of heparan sulfate proteoglycan - Europe PMC

4 downloads 122 Views 2MB Size Report
tumor basement membrane produced high titer antisera in rabbits. (50% antigen ... from a rat yolk sac tumor (Wewer, 1982) as convenient sources ...... Edge,A.S.B., Faltynek,C.R., Hof,L., Reichert,L.E. and Weber,P. (1981) Anal. Biochem., 118 ...

The EMBO Journal vol.4 no.4 pp.905-912, 1985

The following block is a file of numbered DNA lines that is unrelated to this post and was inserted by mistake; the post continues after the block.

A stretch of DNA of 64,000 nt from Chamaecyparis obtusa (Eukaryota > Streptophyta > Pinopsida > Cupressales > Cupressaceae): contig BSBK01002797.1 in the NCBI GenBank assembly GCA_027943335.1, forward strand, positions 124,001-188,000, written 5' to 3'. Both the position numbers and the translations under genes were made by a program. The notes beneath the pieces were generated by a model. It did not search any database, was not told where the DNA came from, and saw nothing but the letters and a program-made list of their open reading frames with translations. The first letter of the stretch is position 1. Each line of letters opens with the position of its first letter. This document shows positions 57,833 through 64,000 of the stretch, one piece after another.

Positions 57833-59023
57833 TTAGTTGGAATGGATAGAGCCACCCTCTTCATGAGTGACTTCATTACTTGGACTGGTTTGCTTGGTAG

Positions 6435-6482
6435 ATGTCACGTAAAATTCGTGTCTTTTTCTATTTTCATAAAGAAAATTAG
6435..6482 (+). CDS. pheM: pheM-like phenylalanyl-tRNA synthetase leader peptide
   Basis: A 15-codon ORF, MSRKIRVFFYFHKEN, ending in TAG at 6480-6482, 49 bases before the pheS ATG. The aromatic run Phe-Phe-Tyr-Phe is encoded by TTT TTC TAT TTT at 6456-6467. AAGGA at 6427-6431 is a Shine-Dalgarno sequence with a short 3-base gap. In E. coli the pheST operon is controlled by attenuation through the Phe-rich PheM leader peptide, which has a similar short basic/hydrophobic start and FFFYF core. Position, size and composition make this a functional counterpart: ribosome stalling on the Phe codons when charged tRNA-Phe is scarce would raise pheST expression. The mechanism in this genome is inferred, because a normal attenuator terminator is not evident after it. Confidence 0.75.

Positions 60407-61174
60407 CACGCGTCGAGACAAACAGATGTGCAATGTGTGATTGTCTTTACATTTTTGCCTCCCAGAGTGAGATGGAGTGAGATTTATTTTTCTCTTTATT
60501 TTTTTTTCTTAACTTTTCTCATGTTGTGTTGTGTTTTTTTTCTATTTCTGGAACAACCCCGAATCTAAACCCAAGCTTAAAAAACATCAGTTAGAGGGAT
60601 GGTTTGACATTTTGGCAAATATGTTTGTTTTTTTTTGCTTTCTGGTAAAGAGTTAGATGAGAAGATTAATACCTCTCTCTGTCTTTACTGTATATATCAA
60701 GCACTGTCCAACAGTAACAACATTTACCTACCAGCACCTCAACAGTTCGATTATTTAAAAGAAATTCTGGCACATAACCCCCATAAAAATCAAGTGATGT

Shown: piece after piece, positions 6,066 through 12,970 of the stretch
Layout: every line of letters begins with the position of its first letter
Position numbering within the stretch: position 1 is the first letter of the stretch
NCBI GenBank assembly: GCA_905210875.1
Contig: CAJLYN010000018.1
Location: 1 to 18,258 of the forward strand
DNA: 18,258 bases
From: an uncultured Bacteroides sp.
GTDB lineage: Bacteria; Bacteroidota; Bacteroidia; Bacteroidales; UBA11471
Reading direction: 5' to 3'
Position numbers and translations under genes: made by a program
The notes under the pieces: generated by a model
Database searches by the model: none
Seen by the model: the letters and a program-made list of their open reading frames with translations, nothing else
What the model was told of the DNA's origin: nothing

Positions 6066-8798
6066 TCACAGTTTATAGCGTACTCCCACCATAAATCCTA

Immunological characterization of basement membrane of heparan sulfate proteoglycan

Marie Dziadek, Sakuhei Fujiwaral, Mats Paulsson and Rupert Timpl Max-Planck-Institut fir Biochemie, D-8033 Martinsried, FRG 'Present address: 2nd Internal Medicine, Kobe University Hospital, Kobe, Japan Communicated by R.Timpl